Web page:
In 1900, John and Horace Dodge established their first machine shop. Their talents soon caught the attention of several pioneers including Ransom E. Olds and Henry Ford, whose companies purchased transmissions, engines, and axles from the Dodge brothers. By 1913, the brothers made the decision to begin building their own automobile.
On November 14th of 1914, the first Dodge Brothers car was delivered. The company soon built a reputation for their fine engineering at a modest price. Initially, they offered one model, a five passenger touring car that had a cost of $785. By 1920, Dodge was second in industry sales, behind Ford. That was also the year both brothers died, leaving the company to their windows. By 1925, the company had dropped to fifth place in sales. The company was then sold to the New York banking house Dillon, Reed & Company for $146 million. DR & C would then sell to Walter P. Chrysler in 1928, who established the marque as its Dodge Division.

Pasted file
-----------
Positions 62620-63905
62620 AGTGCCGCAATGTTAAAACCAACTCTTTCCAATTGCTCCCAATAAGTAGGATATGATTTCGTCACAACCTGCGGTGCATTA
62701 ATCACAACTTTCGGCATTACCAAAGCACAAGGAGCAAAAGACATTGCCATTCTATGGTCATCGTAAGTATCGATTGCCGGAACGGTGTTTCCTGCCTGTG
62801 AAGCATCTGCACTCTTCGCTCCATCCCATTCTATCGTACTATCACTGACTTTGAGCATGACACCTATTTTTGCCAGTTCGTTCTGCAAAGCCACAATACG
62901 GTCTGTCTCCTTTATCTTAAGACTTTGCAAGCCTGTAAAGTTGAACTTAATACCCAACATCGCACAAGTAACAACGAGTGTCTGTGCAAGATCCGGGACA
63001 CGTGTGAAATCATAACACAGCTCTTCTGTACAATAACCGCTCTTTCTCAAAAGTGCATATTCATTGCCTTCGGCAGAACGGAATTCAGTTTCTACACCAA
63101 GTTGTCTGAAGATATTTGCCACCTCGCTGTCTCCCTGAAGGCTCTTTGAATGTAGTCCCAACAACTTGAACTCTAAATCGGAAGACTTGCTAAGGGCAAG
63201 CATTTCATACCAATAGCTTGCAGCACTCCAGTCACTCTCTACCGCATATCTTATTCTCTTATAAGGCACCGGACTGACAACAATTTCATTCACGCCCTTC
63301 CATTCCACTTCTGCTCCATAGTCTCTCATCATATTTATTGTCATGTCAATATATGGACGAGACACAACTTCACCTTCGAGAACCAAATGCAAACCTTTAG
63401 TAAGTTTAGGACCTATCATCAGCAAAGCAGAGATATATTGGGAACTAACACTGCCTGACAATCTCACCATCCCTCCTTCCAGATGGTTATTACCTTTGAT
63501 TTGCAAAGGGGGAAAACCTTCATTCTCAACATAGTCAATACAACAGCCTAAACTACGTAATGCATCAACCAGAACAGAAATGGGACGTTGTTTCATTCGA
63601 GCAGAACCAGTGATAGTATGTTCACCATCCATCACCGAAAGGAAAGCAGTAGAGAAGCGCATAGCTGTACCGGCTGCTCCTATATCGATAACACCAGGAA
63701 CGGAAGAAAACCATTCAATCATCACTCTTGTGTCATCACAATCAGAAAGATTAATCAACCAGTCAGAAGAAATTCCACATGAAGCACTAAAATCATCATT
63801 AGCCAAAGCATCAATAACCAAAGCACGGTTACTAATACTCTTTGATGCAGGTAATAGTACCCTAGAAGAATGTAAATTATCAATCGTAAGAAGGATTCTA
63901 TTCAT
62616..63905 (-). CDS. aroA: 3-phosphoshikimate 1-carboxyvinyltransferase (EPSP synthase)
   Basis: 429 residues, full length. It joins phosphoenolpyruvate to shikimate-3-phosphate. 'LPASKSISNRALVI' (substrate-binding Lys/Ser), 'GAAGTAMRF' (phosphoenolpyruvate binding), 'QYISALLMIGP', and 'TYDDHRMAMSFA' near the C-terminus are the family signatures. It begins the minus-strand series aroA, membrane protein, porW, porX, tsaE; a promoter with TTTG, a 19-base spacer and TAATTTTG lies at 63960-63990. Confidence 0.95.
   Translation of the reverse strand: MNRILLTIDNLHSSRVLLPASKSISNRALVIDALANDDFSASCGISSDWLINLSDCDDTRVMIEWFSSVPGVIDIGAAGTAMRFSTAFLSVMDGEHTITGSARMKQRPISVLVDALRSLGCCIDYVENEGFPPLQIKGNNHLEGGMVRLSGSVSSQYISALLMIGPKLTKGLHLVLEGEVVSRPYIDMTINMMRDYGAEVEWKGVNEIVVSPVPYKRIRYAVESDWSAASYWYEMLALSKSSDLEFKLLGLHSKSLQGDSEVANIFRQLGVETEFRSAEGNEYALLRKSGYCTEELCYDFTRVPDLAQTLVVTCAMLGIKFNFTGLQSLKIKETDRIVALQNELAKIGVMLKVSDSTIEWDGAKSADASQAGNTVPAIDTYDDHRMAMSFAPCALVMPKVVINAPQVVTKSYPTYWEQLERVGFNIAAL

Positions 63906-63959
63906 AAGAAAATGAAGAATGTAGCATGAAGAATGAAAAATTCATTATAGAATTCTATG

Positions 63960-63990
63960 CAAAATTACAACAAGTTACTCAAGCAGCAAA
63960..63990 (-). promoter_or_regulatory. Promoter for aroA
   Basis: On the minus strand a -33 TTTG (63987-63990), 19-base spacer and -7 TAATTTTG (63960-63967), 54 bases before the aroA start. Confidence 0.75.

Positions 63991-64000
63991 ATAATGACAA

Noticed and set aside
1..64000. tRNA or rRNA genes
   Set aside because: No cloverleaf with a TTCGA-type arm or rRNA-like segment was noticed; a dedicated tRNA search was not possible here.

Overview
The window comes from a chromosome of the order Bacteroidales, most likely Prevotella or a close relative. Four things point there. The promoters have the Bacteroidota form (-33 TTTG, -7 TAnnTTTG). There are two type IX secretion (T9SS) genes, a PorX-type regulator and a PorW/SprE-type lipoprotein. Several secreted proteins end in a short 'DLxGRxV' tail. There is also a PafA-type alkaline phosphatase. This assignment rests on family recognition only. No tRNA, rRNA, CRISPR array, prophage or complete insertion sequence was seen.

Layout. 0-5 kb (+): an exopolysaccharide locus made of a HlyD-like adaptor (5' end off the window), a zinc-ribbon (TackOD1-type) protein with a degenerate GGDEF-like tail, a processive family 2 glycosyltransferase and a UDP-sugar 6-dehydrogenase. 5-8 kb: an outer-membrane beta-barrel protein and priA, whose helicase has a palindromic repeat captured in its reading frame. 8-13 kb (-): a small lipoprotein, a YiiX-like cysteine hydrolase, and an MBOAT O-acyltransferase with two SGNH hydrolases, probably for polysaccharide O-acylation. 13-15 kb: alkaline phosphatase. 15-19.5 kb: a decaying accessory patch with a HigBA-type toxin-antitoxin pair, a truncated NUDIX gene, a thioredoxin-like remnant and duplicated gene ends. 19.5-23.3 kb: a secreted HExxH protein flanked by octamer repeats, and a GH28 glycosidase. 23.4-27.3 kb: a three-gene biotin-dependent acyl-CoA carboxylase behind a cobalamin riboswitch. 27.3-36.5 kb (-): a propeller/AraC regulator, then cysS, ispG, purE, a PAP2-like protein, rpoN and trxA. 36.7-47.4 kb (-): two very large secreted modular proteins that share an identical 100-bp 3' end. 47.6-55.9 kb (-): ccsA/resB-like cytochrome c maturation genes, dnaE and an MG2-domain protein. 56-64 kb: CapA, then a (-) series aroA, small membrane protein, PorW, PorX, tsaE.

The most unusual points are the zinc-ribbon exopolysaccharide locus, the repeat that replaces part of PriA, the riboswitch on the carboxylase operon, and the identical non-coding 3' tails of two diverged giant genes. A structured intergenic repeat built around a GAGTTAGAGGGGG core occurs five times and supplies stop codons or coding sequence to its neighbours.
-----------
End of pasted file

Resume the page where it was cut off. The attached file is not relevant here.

Among the list of innovations by the Dodge Brothers, they were were the first to use an all-steel, all-welded body in large-scale production.
The 1917 Dodge models had a 114-inch wheelbase platform, an increase in size over the prior year's 110-inch wheelbase. The list of body styles increase from two to six. Joining the Roadster and Tourer were the coupe, sedan, Red Roadster and Rex Tourer. The 'Rex' name referred to a type of removable hardtop that featured detachable side panels and snap-on glass windows. They were built by the Rex Manufacturing Company of Connersville, Ind.
The engine remained the same; an inline four-cylinder unit with a 212.3 cubic-inch displacement and 35 horsepower. The three-speed selective sliding gearbox received a multiple disc clutch in place of the leather-faced cone type unit.
Visual differences over the prior 1916 models included the headlights being mounted ahead of the radiator, a rear cross bar, and a higher radiator.